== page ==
Artist Taavi Suisalu in collaboration with physicist Siim Pikker

27.01.2020

Opening on 24th January at 4 pm.
 
The project “Artist and Researcher in Collections” is a further development of “Artists in Collections”, an exhibition series that took place in 2018 and was one of the highlights of the 100th anniversary celebrations of the Republic of Estonia. The University of Tartu Museum (UTM) wanted to invite an artist to research its collection with the aim of creating an exhibition in the university’s art museum, but with an important twist of adding to this dialogue also a scientist from the University of Tartu. The project managers of “Artists in Collections”, Maarin Ektermann and Mary-Ann Talvistu, selected the artist Taavi Suisalu who works with technology, sound and performance.
 
In autumn 2019, Suisalu visited many of the museum’s collections and found the starting point of the exhibition. On the one hand, this was based on the museum’s collection of 19th century measuring instruments, and, on the other hand, by the galleries of the University of Tartu Art Museum (UTAM) where the exhibition was to take place and where the walls are covered by Pompeii-style murals. After preliminary research, Suisalu decided to travel to Italy to collect additional data and material for the exhibition. He constructed a portable seismometer that he could use to listen and register the subterranean vibrations of the Vesuvius volcano.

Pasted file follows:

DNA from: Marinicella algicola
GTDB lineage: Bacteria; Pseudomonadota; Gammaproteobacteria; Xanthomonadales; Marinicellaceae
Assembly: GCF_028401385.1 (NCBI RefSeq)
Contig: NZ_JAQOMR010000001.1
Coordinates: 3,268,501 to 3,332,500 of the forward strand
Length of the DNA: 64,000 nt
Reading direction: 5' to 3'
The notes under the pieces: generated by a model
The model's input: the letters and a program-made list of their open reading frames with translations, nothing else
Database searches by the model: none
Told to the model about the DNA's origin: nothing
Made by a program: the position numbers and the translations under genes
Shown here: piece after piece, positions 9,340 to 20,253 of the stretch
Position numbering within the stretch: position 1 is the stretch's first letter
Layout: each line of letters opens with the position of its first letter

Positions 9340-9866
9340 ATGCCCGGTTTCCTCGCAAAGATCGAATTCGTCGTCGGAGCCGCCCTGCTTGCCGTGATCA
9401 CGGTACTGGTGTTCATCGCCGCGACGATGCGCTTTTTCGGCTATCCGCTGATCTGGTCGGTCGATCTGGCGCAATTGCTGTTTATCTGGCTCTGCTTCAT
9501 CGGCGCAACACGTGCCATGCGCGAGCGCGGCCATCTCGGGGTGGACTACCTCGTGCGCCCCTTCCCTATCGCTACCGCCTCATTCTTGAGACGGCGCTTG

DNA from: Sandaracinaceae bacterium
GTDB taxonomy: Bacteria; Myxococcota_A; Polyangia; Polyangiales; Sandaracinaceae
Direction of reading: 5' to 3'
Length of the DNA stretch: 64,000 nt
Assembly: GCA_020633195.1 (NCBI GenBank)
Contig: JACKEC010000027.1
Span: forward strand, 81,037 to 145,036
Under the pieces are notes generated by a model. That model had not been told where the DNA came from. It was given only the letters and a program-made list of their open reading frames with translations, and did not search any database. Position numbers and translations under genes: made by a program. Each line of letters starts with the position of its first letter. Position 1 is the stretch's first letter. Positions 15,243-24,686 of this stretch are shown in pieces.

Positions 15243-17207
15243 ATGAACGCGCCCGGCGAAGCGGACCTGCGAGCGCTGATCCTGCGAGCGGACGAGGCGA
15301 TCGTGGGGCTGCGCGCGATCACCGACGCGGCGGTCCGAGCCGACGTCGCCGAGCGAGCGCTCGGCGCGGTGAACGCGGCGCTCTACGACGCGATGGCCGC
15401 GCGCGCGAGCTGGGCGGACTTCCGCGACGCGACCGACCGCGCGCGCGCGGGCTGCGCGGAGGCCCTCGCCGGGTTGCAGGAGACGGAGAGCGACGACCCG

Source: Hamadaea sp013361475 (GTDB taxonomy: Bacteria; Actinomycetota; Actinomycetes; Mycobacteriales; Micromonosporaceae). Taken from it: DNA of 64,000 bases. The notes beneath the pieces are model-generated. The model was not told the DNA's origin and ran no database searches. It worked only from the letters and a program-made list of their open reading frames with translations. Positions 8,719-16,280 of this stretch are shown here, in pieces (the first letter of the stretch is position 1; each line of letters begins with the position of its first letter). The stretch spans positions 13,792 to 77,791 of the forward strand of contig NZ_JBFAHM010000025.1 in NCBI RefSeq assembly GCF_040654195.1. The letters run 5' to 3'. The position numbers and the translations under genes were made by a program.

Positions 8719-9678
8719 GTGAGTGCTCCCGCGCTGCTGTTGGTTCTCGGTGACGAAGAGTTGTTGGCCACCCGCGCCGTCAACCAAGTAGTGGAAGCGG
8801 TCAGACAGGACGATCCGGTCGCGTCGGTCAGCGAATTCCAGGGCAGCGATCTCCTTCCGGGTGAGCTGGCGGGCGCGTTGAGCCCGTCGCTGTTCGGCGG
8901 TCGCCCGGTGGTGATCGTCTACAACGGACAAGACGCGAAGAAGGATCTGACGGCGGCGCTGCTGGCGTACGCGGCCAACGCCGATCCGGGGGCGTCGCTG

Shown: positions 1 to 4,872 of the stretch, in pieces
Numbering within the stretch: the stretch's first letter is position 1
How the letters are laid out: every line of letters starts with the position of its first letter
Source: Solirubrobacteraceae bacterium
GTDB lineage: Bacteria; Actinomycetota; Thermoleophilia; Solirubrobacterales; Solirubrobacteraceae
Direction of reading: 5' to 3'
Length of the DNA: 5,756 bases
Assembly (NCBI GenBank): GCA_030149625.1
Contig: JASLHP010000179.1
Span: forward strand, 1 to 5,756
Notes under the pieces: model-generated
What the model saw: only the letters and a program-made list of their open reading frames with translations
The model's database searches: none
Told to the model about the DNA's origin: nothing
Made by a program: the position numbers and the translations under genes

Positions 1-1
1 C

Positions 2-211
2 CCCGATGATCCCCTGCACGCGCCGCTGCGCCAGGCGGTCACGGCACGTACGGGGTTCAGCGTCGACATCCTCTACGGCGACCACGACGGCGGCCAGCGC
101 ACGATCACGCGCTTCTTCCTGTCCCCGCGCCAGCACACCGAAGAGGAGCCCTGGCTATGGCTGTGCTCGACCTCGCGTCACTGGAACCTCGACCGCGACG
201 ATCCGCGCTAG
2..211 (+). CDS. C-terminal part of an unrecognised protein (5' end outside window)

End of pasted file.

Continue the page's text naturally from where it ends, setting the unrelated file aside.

Instead of the tragic story associated with the town of Pompeii, Suisalu was more interested in the processes that are currently carried out in the ruins using new technologies. In addition to scanning, the town is re-created in both digital and physical form in an attempt to display the former reality. A tiny granule of the soil of Pompeii travelled with Suisalu to the laboratory of the University of Tartu Institute of Physics where the physicist Siim Pikker became involved. Using an electronic microscope, a 3D-model was created of the granule and thus the microscopic particle gained a perceptible volume. This “unusual object that influences reality”, as the artist himself has called it, also makes us ask questions about the ruins of Pompeii: When does the reality become a model? At what point more has been restored than was originally present? How does this affect our experience?
 
By using his art to analyse the effect that a physical location that has been mediated by contemporary technology has on the sensibilities of people, Suisalu wants to create models or instruments that make the world visible and understandable for us. New technologies create new ways of acquiring data so that we constantly feel that we are getting closer. But to what?
 
The exhibition will remain open until the 27th of March. 
 
Supporters: Cultural Endowment of Estonia, Tartu City Government, Cramo Estonia OÜ
 
Additional information:
Univercity of Tartu Art Museum
Tel: +372 737 5385
E-mail: kunstimuuseum [at] ut.ee
Ülikooli 18, 50090 Tartu
Mon–Fri 11.00–17.00
Back to top